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$723,000 to Rid Drinking Water of Rotten Taste Due to Algae
Cyanobacteria, or blue-green algae, grow thick in Lake Erie, Grand Lake and other inland lakes each summer, feeding on phosphorus from manure that rain washes off farm fields. The algae can produce liver and nerve toxins that threaten people, pets and wildlife.

Columbus spent $723,000 to get rid of the rotten taste and smell in drinking water caused by toxic algae at Hoover Reservoir.

Toledo spent $3 million last summer to keep Lake Erie’s toxic algae out of the city’s drinking water. Dozens of water-treatment plants along Erie are in the same boat.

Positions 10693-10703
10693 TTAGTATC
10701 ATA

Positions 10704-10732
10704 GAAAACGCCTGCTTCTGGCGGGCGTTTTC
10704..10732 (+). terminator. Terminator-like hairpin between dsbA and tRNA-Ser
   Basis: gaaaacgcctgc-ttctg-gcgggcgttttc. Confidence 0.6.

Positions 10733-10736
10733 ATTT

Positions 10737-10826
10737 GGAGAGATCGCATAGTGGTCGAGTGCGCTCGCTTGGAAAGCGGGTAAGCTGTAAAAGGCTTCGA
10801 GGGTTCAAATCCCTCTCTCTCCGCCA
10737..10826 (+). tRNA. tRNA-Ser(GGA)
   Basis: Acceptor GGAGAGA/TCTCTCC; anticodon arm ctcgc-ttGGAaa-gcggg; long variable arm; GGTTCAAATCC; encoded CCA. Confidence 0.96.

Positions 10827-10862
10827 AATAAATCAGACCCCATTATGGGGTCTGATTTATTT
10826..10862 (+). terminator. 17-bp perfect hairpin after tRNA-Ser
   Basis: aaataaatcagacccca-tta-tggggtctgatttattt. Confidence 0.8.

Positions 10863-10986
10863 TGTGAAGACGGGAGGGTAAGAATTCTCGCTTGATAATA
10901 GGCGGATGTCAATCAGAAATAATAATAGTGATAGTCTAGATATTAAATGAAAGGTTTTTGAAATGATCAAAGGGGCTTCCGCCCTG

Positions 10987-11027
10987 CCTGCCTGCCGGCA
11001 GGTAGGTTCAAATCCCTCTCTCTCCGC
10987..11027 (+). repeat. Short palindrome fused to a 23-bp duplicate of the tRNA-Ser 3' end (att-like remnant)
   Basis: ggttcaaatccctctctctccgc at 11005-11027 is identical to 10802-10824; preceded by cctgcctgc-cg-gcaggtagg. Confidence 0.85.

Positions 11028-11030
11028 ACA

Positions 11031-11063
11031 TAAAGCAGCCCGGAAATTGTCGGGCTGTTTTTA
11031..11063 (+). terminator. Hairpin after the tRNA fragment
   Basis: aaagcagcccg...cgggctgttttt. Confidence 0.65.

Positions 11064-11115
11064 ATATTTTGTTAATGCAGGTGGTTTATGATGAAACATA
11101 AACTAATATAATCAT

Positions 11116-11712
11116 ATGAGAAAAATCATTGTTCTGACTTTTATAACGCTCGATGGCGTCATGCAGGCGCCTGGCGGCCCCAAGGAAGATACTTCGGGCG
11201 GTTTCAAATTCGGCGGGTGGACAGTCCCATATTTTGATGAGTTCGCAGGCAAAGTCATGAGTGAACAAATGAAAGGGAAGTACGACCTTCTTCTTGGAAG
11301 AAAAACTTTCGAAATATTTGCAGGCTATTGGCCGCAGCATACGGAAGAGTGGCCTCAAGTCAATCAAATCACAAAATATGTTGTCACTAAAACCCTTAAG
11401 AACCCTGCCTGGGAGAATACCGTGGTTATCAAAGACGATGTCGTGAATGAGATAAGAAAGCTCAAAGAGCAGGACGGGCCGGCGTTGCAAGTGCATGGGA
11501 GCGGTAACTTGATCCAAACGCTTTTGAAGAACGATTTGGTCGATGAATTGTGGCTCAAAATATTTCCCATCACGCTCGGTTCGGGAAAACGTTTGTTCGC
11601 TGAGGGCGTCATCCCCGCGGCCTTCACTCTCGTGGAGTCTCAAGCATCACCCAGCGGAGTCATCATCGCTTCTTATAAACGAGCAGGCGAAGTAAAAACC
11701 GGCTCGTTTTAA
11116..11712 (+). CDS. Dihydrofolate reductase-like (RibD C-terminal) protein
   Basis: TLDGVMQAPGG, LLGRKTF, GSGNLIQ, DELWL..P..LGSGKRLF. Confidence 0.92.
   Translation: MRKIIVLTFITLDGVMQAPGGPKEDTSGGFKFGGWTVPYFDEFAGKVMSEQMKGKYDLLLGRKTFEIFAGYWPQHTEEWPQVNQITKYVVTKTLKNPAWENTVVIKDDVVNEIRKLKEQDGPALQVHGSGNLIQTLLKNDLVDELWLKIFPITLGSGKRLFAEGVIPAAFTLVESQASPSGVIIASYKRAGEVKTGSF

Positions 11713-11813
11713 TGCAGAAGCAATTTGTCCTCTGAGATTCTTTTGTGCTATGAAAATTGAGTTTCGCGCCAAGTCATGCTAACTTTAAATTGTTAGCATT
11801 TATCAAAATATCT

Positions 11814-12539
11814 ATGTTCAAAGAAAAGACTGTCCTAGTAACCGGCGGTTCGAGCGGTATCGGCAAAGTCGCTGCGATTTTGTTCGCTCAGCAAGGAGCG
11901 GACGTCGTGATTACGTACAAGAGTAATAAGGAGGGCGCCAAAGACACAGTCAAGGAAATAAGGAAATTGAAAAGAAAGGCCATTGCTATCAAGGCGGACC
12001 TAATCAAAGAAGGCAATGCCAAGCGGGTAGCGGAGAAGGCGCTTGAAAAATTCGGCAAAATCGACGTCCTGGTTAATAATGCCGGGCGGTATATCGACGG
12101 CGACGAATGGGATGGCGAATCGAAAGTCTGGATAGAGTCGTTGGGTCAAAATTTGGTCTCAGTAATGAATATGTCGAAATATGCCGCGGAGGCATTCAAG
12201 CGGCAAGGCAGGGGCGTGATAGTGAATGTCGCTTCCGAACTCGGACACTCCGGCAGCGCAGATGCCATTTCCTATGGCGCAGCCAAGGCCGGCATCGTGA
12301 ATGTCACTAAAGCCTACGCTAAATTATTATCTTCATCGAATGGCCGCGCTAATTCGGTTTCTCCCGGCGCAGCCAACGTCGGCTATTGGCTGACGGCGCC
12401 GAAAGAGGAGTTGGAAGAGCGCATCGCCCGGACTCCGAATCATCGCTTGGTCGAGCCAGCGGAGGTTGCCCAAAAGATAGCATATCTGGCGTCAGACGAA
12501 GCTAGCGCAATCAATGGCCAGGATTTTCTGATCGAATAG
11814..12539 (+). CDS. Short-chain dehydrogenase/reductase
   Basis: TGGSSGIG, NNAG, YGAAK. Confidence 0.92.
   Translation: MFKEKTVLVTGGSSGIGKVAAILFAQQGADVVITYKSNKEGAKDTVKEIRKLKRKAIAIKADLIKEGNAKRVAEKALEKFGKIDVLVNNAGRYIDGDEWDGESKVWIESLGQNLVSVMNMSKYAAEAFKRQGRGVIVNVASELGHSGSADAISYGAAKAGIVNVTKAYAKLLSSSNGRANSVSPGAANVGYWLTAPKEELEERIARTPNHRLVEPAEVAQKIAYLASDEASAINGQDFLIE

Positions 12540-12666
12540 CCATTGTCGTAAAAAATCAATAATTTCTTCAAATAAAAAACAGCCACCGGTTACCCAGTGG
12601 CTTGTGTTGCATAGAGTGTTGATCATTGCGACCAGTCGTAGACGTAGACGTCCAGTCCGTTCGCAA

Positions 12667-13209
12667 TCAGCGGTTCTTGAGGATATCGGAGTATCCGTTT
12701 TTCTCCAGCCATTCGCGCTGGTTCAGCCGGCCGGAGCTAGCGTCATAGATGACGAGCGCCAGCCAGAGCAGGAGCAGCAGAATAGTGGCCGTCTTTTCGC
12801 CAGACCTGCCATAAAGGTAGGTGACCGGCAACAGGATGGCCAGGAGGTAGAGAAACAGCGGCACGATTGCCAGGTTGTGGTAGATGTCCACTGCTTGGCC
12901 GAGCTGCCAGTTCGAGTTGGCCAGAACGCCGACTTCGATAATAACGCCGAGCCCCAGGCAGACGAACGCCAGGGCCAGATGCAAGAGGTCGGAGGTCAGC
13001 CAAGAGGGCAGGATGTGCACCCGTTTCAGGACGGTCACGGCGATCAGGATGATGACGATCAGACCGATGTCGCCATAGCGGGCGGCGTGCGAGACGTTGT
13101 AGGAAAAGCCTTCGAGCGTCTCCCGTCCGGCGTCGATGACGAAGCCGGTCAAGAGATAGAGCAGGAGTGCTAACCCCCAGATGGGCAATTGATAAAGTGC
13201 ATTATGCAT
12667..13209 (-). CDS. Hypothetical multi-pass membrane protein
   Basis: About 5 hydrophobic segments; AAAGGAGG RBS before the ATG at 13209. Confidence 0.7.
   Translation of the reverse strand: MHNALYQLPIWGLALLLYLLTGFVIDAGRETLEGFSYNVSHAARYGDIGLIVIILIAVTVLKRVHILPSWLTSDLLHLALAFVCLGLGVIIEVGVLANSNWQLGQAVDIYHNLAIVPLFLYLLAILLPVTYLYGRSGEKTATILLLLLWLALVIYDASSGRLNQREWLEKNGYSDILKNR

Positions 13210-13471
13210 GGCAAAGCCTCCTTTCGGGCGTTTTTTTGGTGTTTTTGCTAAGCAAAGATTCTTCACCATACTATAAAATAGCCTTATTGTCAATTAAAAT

And in western Ohio, the city of Celina spends about $450,000 a year on problems at Grand Lake St. Marys, which has become the poster child for the state’s algae problems.

 
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Debate Continues on Muck and Milfoil on Little Lake - Experts allege that the muck and dense vegetation on the bottom of Little Lake St. Catherine and the water body as a whole can be cleared up using aeration technologies, despite claims from state experts who say they have no proof that it will.


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